Over a period of four years, the elders continued taking messages and holding meetings, including in places where people didn’t want or believe in peace. Finally, when they were confident that agreements had been largely reached, they called pastoralists, politicians and officials to public peace gatherings. The gatherings were done on pastoralist terms, according to traditional rules. One after another, in a series, each meeting built on the last to confirm and expand the area that was at peace. By June 2009 the fighting between Dillo and Dukana came to an end. By July the peace had extended across Chalbi and North Horr in a meeting at Maikona. By August it embraced Turbi, Rawan, Walda and Sololo, places where politics and insurgency had complicated the situation and weakened leadership.
The ‘Maikona Declaration’ is a short statement prepared at Maikona and signed by Gabra and Borana representatives at Walda. It sets out the specific laws that relate to keeping peace. After agreeing to accept ebb, a blessing that allows for amnesty in the traumatic histories of the war, the people agreed to revive the implementation of traditional laws. The implementation involves a combination of traditional and state justice systems, in which thefts and injuries are dealt with by both systems of law operating in agreement. At the Walda gathering, the last in the series, the District Commissioner Chalbi had the Declaration written in English and ordained that copies be pasted on administration office walls across the district.
During the research, people spoke about peace and how good it is to have peace. In the heartland of Gabra-Borana an extraordinary change has come to an area that has suffered years of pain and isolation. Today trade is flourishing, grazing and water is shared, and schools are being built that will be accessible to Muslims and Christians, Gabra and Borana alike. The peace is being kept in a process the elders describe as ‘surveillance’ in which all members of society play a role. Many are confident that strong elders can maintain the peace, even where conflicting political and economic interests are at play. They add that where elders are weak peace will be tenuous. At the edges of the territory there are still violent raids by neighbouring groups of Dassanech, Ajuran, Turkana, Rendille and Samburu. Further south in Isiolo the conflict is severe – a mix of ethnic factionalism and resource annexation on a significant scale.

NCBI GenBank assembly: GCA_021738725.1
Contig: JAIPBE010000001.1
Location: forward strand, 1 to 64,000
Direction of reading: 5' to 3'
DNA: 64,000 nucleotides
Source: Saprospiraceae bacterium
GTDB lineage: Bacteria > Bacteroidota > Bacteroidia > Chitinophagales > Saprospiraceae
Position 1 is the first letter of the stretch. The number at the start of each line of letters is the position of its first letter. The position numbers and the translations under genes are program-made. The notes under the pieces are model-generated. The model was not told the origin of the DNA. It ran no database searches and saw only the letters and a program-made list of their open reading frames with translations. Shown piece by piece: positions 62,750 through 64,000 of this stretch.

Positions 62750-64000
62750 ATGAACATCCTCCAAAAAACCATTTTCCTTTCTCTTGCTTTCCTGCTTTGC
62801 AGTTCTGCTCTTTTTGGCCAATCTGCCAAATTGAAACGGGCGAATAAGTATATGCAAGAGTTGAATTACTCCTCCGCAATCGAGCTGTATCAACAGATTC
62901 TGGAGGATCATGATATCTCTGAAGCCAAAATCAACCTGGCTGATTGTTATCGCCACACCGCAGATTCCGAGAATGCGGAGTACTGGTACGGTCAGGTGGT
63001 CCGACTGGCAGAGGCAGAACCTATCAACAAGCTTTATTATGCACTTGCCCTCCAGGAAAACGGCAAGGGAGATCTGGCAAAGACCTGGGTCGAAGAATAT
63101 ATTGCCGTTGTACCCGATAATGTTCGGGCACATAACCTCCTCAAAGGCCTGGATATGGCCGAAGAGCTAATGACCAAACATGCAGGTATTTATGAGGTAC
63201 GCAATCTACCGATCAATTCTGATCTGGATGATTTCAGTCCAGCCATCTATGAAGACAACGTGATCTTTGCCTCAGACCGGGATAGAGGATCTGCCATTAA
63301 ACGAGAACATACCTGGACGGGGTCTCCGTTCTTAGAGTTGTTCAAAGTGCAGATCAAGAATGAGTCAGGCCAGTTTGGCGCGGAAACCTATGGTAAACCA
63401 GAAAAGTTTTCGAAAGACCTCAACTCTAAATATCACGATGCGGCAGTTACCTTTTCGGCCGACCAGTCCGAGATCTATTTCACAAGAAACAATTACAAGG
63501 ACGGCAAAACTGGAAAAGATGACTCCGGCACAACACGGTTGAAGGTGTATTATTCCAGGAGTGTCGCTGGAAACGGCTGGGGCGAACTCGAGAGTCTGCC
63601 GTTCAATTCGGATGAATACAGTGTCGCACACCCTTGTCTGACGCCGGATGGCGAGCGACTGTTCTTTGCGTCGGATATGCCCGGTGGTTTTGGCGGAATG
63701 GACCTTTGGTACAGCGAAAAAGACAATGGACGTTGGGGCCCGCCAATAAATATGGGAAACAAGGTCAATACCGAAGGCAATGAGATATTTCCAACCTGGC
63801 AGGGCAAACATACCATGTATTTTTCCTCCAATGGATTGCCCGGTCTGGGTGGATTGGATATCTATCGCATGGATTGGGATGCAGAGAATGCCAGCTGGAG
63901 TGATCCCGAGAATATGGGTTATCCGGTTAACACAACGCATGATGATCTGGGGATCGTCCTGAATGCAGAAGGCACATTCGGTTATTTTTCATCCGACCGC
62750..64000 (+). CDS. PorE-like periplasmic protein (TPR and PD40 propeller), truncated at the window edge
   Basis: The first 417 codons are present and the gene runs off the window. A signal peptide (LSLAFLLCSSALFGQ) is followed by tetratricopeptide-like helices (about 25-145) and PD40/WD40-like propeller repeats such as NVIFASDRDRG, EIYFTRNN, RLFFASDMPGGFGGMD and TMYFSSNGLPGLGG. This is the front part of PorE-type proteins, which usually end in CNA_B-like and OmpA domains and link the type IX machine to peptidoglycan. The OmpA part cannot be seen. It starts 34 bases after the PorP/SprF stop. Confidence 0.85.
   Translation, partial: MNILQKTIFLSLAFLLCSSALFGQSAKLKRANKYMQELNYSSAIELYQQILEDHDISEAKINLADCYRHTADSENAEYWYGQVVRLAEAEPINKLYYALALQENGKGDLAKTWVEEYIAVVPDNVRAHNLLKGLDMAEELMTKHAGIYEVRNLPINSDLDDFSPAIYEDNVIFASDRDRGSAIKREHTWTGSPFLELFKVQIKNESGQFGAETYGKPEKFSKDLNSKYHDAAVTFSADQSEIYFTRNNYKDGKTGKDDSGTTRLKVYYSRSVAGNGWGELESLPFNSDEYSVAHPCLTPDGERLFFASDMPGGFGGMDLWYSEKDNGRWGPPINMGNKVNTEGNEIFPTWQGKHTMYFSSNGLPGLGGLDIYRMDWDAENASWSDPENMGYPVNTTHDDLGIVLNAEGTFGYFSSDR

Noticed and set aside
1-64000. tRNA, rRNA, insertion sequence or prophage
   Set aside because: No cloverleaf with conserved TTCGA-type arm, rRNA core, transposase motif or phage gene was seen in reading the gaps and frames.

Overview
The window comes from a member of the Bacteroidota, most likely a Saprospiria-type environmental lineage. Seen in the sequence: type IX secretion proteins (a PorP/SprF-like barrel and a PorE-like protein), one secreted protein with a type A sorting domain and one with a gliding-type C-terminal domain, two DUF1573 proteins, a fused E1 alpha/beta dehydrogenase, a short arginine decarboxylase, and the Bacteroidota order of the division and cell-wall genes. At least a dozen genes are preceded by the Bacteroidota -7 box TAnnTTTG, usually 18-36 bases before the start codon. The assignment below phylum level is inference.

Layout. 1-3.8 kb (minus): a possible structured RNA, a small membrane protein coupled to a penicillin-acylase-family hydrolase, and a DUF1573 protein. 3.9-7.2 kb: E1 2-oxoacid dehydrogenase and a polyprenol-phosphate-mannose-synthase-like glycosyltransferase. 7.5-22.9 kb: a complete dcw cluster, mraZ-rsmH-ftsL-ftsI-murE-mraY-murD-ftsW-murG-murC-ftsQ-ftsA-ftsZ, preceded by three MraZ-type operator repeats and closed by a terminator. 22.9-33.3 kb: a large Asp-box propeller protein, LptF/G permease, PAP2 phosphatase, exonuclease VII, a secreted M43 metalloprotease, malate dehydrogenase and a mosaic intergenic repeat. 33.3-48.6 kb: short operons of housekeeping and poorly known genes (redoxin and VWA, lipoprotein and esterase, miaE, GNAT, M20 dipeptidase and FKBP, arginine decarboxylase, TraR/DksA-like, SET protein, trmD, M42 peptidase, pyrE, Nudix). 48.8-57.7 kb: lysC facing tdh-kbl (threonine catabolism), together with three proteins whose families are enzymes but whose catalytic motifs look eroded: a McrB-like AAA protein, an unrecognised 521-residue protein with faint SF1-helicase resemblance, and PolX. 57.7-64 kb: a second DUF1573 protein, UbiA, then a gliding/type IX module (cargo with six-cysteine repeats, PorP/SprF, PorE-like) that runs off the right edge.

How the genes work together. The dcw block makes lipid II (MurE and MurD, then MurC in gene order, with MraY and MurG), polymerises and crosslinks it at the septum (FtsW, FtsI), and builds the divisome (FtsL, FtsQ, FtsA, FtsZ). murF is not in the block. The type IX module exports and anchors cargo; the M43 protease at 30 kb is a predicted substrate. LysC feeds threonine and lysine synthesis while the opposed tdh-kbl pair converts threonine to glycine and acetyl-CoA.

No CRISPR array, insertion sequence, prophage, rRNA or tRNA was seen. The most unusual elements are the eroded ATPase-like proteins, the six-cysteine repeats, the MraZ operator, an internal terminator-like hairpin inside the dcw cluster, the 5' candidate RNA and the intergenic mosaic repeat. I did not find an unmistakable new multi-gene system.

The research also investigates the possibilities of extending the peace into other areas using the long conversation process. National security bodies in Ethiopia and Kenya and others working on conflict are calling for an extended application of the Maikona Declaration to other areas. At Yabello in September 2010, the government of Ethiopia reported the acceptance of the declaration by 83 communities in Ethiopia. While outsiders have tended to project a belief that the peace is made in meetings and declarations, the study respondents refer overwhelmingly to the long conversation, the message taking and surveillance, and its roots in traditional law. Critics also observe that the situation in neighbouring areas is different; in Isiolo, for example, it is argued that tradition has lost strength, elders’ authority has been weakened, different religions prevail, ethnic groups are more numerous and political-economic dispute is more intense. Despite Isiolo’s complexities, the researchers believe that elders should try to take their peace process there. In interviews in different parts of the district, they found that customary institutions are still appreciated.
The elders reiterate that peace is not achieved by holding public meetings and making declarations alone. It is achieved through long, careful work of message-taking, information sharing, surveillance and implementation of the law. Modern and traditional at once, the process has been hailed as an innovation.